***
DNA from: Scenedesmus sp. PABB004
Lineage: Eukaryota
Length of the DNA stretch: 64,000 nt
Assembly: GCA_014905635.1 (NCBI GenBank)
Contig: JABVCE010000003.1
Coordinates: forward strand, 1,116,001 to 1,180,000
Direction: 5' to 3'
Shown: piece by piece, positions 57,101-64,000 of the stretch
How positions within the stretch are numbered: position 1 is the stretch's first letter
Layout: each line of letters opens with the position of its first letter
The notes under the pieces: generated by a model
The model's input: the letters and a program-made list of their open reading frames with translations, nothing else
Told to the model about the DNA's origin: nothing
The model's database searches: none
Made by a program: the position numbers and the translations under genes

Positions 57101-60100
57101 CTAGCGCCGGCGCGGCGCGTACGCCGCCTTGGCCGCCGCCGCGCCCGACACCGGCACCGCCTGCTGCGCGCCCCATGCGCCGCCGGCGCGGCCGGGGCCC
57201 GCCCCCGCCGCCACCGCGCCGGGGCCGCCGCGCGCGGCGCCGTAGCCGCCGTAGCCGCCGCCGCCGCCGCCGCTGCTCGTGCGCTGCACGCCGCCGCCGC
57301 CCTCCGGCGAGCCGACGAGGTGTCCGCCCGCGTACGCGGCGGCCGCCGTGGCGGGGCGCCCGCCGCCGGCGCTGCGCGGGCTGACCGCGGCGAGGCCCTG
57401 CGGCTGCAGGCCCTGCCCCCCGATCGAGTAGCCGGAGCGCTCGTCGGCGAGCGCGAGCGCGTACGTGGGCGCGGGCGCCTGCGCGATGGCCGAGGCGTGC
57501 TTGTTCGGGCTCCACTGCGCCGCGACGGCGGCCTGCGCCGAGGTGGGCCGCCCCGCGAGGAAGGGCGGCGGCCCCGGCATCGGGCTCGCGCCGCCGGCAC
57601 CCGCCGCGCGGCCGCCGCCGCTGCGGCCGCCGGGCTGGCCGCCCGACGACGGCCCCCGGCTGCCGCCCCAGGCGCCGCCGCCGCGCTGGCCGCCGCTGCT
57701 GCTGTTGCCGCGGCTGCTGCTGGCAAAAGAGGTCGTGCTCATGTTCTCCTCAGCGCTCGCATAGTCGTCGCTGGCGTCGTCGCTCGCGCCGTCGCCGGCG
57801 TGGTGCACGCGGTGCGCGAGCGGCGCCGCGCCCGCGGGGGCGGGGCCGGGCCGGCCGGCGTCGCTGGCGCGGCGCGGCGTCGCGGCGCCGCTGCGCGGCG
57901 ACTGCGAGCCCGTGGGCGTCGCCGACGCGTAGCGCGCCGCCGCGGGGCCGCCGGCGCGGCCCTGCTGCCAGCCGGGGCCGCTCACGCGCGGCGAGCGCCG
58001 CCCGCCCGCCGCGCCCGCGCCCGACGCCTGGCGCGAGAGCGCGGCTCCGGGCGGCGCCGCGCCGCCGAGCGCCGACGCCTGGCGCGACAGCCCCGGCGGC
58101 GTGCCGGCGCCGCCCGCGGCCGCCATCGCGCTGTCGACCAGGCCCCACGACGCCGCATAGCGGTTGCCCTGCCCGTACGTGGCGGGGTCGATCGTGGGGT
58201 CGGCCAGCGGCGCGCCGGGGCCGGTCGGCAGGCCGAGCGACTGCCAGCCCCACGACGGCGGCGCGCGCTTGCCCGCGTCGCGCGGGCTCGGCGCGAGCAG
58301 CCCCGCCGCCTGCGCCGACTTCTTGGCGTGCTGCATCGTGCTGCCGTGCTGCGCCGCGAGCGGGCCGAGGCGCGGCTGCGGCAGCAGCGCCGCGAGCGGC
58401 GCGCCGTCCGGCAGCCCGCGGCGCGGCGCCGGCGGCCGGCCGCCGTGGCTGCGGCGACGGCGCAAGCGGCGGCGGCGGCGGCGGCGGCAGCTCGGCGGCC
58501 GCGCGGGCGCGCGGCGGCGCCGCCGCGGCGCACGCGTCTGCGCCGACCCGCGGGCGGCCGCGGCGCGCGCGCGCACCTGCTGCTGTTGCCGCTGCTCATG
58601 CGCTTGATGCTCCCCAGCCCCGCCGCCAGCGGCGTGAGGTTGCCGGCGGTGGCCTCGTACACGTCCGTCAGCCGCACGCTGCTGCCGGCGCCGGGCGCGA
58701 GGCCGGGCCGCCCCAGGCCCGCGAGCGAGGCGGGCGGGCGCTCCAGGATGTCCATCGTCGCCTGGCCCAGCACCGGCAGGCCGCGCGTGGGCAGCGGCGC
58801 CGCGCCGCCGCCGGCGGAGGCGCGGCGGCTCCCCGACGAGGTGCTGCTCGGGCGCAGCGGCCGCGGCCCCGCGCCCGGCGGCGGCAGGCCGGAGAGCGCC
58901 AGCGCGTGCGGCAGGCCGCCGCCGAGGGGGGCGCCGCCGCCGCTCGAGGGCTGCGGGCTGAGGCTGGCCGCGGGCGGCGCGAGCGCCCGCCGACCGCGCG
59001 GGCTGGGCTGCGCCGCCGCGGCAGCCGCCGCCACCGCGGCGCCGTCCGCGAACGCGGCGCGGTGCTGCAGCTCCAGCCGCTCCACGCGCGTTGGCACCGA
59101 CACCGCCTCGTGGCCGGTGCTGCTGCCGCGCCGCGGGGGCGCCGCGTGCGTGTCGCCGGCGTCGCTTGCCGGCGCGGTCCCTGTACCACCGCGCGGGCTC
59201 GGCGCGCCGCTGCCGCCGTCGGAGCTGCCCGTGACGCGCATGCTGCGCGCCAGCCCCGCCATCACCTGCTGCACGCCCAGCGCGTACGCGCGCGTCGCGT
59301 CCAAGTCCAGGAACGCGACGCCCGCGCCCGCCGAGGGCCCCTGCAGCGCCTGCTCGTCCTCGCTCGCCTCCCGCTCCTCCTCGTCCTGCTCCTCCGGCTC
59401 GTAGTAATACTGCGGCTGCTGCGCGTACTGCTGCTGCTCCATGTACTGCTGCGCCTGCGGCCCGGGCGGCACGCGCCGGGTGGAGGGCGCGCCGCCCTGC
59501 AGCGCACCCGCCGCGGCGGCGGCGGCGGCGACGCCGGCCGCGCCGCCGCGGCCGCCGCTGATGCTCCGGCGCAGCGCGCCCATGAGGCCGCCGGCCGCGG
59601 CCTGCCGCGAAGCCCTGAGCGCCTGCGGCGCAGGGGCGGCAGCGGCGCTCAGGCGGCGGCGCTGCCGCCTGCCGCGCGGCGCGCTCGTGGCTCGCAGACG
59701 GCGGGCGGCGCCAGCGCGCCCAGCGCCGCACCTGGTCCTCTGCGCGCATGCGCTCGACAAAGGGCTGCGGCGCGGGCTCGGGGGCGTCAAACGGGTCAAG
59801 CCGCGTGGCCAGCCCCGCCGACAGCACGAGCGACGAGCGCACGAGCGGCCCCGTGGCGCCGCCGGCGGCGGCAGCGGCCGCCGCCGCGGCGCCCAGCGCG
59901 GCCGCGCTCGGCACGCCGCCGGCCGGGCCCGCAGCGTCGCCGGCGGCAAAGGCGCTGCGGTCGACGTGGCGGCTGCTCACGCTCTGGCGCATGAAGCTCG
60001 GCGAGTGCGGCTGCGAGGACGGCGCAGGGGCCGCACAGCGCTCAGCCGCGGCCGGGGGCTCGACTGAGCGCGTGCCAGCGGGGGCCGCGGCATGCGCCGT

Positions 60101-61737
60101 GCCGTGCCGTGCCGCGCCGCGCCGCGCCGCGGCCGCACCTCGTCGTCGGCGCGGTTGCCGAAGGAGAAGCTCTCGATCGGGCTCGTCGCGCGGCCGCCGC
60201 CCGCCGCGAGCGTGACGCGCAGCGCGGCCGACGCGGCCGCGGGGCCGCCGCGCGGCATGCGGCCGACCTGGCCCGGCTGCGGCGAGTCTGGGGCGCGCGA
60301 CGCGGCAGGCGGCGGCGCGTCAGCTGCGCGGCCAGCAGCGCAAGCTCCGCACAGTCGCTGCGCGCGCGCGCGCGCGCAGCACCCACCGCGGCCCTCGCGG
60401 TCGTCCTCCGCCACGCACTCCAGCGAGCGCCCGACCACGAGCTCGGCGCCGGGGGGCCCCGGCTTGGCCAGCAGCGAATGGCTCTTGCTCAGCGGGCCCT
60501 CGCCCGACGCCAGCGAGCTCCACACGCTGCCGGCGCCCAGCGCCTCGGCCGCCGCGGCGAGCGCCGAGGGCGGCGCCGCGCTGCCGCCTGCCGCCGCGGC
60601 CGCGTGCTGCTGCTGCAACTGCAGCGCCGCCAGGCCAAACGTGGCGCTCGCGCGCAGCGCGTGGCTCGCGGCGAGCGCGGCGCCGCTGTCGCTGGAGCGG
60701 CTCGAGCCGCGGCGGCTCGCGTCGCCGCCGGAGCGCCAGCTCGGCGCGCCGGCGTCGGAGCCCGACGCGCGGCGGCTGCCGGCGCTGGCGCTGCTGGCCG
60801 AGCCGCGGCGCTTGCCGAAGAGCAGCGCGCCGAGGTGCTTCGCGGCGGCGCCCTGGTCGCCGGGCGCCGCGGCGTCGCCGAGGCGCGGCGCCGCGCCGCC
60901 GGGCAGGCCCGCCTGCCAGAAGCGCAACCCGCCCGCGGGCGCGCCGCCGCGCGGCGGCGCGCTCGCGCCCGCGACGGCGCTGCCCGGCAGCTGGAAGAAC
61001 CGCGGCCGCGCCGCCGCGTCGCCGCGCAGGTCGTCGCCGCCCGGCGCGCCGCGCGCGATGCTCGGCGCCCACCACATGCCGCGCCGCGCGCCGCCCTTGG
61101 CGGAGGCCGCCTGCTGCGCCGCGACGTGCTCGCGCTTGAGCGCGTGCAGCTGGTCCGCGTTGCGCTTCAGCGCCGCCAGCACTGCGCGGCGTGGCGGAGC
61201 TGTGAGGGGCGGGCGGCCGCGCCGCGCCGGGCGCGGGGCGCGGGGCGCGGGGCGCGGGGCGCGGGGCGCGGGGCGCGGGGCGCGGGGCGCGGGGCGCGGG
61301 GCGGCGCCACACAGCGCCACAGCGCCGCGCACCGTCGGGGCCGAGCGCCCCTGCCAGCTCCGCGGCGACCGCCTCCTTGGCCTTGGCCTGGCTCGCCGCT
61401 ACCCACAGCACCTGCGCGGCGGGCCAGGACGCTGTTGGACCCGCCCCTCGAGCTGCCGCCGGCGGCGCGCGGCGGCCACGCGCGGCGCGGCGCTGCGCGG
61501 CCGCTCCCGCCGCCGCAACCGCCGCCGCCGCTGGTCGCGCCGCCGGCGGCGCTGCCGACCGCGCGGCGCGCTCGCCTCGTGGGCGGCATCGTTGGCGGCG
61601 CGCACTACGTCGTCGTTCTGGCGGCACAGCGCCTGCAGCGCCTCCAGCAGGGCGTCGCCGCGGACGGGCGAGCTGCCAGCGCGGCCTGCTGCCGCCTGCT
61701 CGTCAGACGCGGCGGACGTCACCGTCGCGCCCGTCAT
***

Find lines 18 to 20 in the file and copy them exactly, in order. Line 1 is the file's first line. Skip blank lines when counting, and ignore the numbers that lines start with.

57201 GCCCCCGCCGCCACCGCGCCGGGGCCGCCGCGCGCGGCGCCGTAGCCGCCGTAGCCGCCGCCGCCGCCGCCGCTGCTCGTGCGCTGCACGCCGCCGCCGC
57301 CCTCCGGCGAGCCGACGAGGTGTCCGCCCGCGTACGCGGCGGCCGCCGTGGCGGGGCGCCCGCCGCCGGCGCTGCGCGGGCTGACCGCGGCGAGGCCCTG
57401 CGGCTGCAGGCCCTGCCCCCCGATCGAGTAGCCGGAGCGCTCGTCGGCGAGCGCGAGCGCGTACGTGGGCGCGGGCGCCTGCGCGATGGCCGAGGCGTGC